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HomeLifestyleHow Switzerland’s Fondue Became Melting Pot of Cultures, Writes Kunal Vijayakar

How Switzerland’s Fondue Became Melting Pot of Cultures, Writes Kunal Vijayakar

What The Fork


The Swiss may make great chocolates, but there’s Belgium, just around the corner, vying for a rich and creamy first position. The Swiss may have mastered the art of cheese-making, but there’s France on their western border where Swiss Emmental, Gruyère, Vacherin, and Appenzeller are always in battle for first position with French Roquefort, Camembert, Brie de Meaux, and Munster right across the Alps. Of course, the Swiss have a larder full of pork sausages, smoked ham, salami, Bündnerfleisch, Jambon de la borne, bockwurst, but there’s Germany on their east and Italy just below whose preeminence in fine and celebrated charcuterie is unrivalled.

So, then the Swiss do what they do best. Remain neutral and keep everyone happy, drawing influences from the Germans, French and North Italians. I have been to Switzerland a couple of times. More than the food, what surprised me was a cardboard cutout of Shah Rukh Khan and Kajol on top of Mt. Titlis and realising that Hindi and Gujarati are the most widely spoken languages in Interlaken. I also tend to get quickly bored by the Swiss landscape, because Yash Chopra made it seem so commonplace, that it’s like “been there done that”, even before I had actually been there and done that. And much like the landscape, I find the cuisine which is beautiful, but basically different versions of Muesli, Rösti, Fondue, and raclette a bit humdrum. Yet out of this archetypical fare, the one dish that resonated with some parts of India, as well as me, is the Fondue.

We cooked Fondue at home quite often when we were young. We also had these brass pots with wooden handles, which sat atop a tea light or lit chafing fuel. We had also acquired these long fondue forks which were so long that we would mock fence with them. My grandmother would melt a whole tin of Amul cheese and mix it with some flour and mustard, and black pepper, some cheap Bosca wine and make small bits of crusty bread for us to dip into the melting pot. Today, I know that that isn’t the exact recipe of a Cheese Fondue.

They say the Cheese Fondue originated as farmer food in the Swiss Alps. It was an inexpensive way to feed the family and not waste stale bread. Originally it was just bread dipped in melted Gruyère. By the 1930s, it had become food for all. A decadent way of spending your chilly winter evenings together. Undoubtedly, the recipe became posher too.

So, the pot now could have melted Gruyère along with other Swiss cheeses like Emmentaler, Vacherin Fribougeois, Appenzeller, for example, embellished with splurges and bursts of kirsch and wine, flavoured with garlic and a few chopped herbs, maybe the sharpness of mustard, and spices. Now, instead of just bits of bread for dipping into the cheesy sauce, that too became luxe. Stale bread was replaced with a variety of good cubed bread, roasted or fried potatoes, sliced apples or pears, pickled cucumber or pickled pearl onions, sausages and salami to just name a few luxurious dipping foods. I still like chunks of crusty bread to dip into a fine Cheese Fondue that’s boiling over. Especially the religieuse at the bottom of the cheese pot. Not to be confused with the religieuse in France, which is a French pastry made choux pastry filled with crème pâtissier, the Fondue religieuse is the crust of cheese that forms at the bottom of a fondue pot, when wiped and scraped with bread or a sausage is the most delicious part of the fondue.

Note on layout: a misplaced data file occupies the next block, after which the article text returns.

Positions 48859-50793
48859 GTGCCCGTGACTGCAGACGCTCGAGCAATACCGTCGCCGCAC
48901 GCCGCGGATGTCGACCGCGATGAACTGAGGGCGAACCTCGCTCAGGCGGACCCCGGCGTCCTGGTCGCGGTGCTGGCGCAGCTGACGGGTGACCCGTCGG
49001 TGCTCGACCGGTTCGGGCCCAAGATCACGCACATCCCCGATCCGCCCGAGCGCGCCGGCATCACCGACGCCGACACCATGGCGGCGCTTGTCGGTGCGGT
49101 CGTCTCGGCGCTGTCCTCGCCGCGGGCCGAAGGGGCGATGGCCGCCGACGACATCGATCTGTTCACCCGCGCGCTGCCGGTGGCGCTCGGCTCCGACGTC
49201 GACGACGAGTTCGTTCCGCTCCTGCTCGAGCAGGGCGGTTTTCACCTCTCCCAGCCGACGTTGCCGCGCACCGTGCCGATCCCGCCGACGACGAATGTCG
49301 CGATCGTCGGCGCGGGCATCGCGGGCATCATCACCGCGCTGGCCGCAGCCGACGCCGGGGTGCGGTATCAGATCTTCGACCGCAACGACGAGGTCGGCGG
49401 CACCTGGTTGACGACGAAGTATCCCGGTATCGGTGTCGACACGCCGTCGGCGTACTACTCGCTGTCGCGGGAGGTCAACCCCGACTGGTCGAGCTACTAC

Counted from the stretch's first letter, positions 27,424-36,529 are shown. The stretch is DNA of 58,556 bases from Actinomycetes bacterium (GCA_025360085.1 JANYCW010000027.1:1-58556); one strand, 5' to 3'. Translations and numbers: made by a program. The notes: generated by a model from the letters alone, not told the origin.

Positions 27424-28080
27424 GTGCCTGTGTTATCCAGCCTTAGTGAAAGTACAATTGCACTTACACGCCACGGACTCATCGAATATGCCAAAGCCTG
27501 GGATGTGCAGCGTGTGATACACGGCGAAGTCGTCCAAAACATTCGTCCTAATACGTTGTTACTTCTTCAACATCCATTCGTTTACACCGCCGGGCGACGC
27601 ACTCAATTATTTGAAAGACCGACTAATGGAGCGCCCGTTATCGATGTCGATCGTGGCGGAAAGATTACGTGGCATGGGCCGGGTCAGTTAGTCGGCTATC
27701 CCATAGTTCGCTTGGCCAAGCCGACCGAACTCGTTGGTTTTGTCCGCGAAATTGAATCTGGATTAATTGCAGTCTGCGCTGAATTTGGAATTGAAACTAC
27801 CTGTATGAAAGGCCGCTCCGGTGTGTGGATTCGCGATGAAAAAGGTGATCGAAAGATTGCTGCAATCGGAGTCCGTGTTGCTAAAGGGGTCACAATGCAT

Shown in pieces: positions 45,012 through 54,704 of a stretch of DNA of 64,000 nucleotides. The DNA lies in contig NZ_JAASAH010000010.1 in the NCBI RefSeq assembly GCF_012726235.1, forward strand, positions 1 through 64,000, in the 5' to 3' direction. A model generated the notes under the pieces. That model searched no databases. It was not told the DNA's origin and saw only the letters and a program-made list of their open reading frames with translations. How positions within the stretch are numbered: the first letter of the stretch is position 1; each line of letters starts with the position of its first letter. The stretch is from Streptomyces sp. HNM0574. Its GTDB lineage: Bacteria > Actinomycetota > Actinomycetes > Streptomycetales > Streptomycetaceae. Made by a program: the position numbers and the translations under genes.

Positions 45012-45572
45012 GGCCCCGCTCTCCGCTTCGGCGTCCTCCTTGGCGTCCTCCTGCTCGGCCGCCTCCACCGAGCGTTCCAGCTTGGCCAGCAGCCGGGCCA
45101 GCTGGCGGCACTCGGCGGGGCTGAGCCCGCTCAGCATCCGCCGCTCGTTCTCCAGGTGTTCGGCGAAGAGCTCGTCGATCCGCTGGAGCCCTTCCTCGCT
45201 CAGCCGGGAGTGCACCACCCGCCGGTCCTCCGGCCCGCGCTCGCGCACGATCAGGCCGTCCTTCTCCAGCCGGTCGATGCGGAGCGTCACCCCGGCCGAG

There is also the Fondue Bourguignonne, which uses no cheese but boiling oil. Swiss field workers who couldn’t go back home for a meal, started bringing pots of oil to the field which they would keep on the boil during the day and dip pieces of meat into, to make lunch. Since the meat hailed from Burgundy in France, it landed up being called Fondue Bourguignonne. It’s quite stylish to do that today, with all kinds of meats or seafood, all served with a variety of dipping sauces.

Even the Chinese have their version of the fondue. The Chinese Hot-Pot is nothing but a Fondue of sorts. Patronisingly called Fondue Chinoise, meat and vegetables are cooked in a pot of broth. When the pot comes to a boil, thinly sliced meat is dipped into the broth with a fondue fork till slightly cooked and then eaten with salad as side dish. Once done with the dipping, the broth, which by now has the wonderful flavours of different meats, is mixed with thin noodles and finished off.

It didn’t take time for us in India to embrace the fondue and make it out own. When the legendary Tarla Dalal wrote her bestselling cookbook, “The Pleasures of Vegetarian Cooking” her fondue recipe had all the Gujarati vegetarians furiously boiling cheese over a fire. Her recipe was simple, grate processed cheese add butter, crushed garlic, maida, milk and white wine, and boil. She even called it Indian Style Cheese Fondue. Tarla, who I knew quite well, also improvised another ingenious idea and invented “The Creamy Pav Bhaji Fondue”. Basically, you make pav-bhaji like you would usually make it; flavoured this with chilli garlic paste and then enrich it with cream and milk. As this mixture boils, you dip pieces of toasted herb bread. It actually tastes quite good.

To end this fondue story on a sweet note, although invented, I believe, by the Americans, most buffet parties in India boast of a chocolate fountain. What is that if not a fondue? Melted chocolate ready to be dipped into with pieces of marshmallow or cakes. Such is the love for fondue that someone once said, “I wish that I die by drowning in fondue”.

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